How can Landscape Architecture contribute to a new professional free market?

Landscape Architecture for Landscape Architects Forums PROFESSIONAL PRACTICE How can Landscape Architecture contribute to a new professional free market?

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    Gabino Carballo

    But you cannot tell me what law specifically protects Landscape Architecture?

    Basically, Portugal rules and Europe is shit, in your opinion. That’s about it.

    I am sorry but I am responsible for your inferiority complex.

    European Directives are binding, for your information.

    Stop making stuff up, please.

    Andrew Garulay, RLA

    I think that LA can contribute to the “free market” just like any other profession. The companies and individuals in the LA profession have to look at what needs there are in the current economy and find a way to be valued by the people with those needs. You supply to an existing demand in a free market.


    Coming up with new regulations and requirements is not a “free market” solution. If regulation is the goal, the question needs to be rewritten.

    Gabino Carballo

    I think that you have a problem.

    Gabino Carballo

    How would you rewrite it?

    Landscape Architecture is not regulated, and is therefore outside the professional market.

    Architecture and Engineering are regulated and enjoy all the advantages of free market.

    Why professional regulation is incompatible with a free market in the light of these events?

    Gabino Carballo

    Can you please copy my racist comments here, so I can see them?

    Maybe you haven’t noticed but my surname, Carballo, is the Galician spelling of Carvalho.

    My father’s ancestors come from Camba, north of the Portuguese border and they themselves haul from Portugal.

    How can I be racist, when I have a considerable amount in Portuguese in me, is beyond me. Suit yourself.

    As for your knowledge of Portuguese legislation and professional regulation, you make me laugh. You know nothing about your country.

    Shut up and get working.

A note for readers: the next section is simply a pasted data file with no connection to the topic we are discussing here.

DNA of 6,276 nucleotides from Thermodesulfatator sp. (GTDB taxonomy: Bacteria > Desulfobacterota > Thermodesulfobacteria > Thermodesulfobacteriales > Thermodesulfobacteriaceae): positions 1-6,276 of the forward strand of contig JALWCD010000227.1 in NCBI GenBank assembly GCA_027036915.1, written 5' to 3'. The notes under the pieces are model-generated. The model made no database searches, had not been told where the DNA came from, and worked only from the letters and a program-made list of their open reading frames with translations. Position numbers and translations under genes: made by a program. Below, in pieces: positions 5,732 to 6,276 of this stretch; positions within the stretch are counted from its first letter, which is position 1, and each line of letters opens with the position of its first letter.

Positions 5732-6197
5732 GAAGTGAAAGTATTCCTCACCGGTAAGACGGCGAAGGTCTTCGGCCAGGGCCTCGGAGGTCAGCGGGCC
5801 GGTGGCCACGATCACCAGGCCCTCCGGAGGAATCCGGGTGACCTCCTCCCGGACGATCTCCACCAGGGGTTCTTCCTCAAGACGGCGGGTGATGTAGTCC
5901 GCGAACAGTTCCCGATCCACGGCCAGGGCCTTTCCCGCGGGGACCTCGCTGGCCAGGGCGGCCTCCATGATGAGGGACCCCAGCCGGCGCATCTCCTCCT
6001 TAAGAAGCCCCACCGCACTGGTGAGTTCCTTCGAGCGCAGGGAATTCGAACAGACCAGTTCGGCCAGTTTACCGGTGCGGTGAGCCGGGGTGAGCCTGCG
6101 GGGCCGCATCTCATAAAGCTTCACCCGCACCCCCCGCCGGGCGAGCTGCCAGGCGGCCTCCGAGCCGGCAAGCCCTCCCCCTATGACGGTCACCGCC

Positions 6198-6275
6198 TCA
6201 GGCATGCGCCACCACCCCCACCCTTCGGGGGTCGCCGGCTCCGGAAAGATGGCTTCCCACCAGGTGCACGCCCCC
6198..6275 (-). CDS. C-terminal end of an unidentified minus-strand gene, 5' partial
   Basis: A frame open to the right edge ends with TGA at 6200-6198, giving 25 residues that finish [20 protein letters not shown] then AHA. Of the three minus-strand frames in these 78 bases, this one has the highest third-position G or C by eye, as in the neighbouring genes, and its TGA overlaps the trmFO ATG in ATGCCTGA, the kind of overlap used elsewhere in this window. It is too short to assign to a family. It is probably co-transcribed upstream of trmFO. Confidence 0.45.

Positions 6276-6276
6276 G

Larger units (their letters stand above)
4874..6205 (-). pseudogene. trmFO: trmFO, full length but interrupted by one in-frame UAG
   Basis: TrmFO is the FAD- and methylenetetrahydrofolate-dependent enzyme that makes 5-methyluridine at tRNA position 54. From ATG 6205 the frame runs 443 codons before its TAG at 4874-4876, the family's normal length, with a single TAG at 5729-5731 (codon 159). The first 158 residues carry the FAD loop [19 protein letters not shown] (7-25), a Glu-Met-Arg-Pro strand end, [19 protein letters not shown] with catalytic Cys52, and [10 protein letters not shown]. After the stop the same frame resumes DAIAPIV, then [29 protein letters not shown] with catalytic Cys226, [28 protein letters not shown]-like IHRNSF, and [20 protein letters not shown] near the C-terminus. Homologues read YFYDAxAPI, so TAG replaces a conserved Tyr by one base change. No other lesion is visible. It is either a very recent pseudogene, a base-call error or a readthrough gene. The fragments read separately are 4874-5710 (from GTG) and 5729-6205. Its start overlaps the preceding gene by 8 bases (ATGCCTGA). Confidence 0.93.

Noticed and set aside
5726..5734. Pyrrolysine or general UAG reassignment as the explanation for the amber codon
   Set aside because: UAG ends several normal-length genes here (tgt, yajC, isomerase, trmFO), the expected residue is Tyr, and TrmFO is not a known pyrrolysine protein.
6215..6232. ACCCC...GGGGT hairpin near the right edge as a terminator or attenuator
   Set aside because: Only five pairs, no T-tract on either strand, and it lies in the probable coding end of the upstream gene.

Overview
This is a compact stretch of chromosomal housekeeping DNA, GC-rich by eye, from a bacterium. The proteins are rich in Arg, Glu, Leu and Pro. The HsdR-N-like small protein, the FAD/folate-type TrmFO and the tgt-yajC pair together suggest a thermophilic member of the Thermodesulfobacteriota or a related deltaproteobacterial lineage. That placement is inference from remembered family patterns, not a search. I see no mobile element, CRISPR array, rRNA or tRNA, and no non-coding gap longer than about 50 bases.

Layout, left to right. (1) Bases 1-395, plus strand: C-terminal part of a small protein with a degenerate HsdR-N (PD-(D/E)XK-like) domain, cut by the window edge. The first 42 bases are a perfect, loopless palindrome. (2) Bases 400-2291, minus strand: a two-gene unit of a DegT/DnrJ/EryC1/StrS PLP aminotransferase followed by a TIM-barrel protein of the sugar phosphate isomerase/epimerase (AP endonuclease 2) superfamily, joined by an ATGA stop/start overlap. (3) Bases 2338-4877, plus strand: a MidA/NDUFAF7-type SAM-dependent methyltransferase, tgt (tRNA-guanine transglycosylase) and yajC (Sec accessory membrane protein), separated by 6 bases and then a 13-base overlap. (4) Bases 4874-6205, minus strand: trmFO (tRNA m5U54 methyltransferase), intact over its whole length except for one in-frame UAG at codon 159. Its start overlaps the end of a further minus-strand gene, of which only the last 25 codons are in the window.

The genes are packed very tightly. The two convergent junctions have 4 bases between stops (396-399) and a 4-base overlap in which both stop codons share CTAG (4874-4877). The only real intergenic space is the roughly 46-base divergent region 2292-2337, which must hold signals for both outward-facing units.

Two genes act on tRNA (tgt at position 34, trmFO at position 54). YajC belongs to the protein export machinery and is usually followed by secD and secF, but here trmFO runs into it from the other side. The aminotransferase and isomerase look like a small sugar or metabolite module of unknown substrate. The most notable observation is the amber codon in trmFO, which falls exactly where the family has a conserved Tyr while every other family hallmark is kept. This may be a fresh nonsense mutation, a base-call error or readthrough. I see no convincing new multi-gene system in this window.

Gabino Carballo

    As I said, you have a problem.

    I told you to shut up because your are calling me a racist.

    I will say again, shut up and get working, your country is bankrupt.

    As far as I am concerned, there is nothing to defend.

    There is either a law that regulates Landscape Architecture as a profession in Portugal or there is not. All the Portuguese Landscape Architects that I know say that there is not and I know a few.

    The European database of regulated professions says that there are only five countries that regulate LA. You can check this at the EU website or write to the Commissioner Michel Barnier, as we have done.

    You say that there is one law regulating Landscape Architecture and you mention an article of it (theoretically, because I don’t know where it comes from)

    I would like to know what law is that one, what date it is from and what is about and where i can find it so we can write to the Commissioner at the IMCO and ensure that Portugal is included in the database.

    This will have advantages for other European countries that do not list LA as a profession. All precedents count.

    Your reply to all this is something to do with Brazil, countries in Africa, Portugal being better off without Europe, etc.

    You clearly are incapable of providing any coherent information.

    You want me to believe what you say simply because you are Portuguese.

    I don’t even know if you are Portuguese.

    You could be a Spaniard trying to embarrass Portugal.

    You certainly behave like one.

    Andrew Garulay, RLA

    Registration, in my opinion, should be designed to meet a set of criteria that is valued in the market place so that those looking for people who are identified to meet such a standard can be confident that a registered (licensed, certified, or whatever you want to call it) LA meets that standard.


    If there is to be a new standard to be made, it should overwhelmingly be influenced by what is valued by people who are currently developing land.


    There has been a tendency, in my opinion, at least here in the US, to try to force the market to use LAs through regulation and denying others from being able to do certain things under the guise that only an LA is qualified. That is not free market.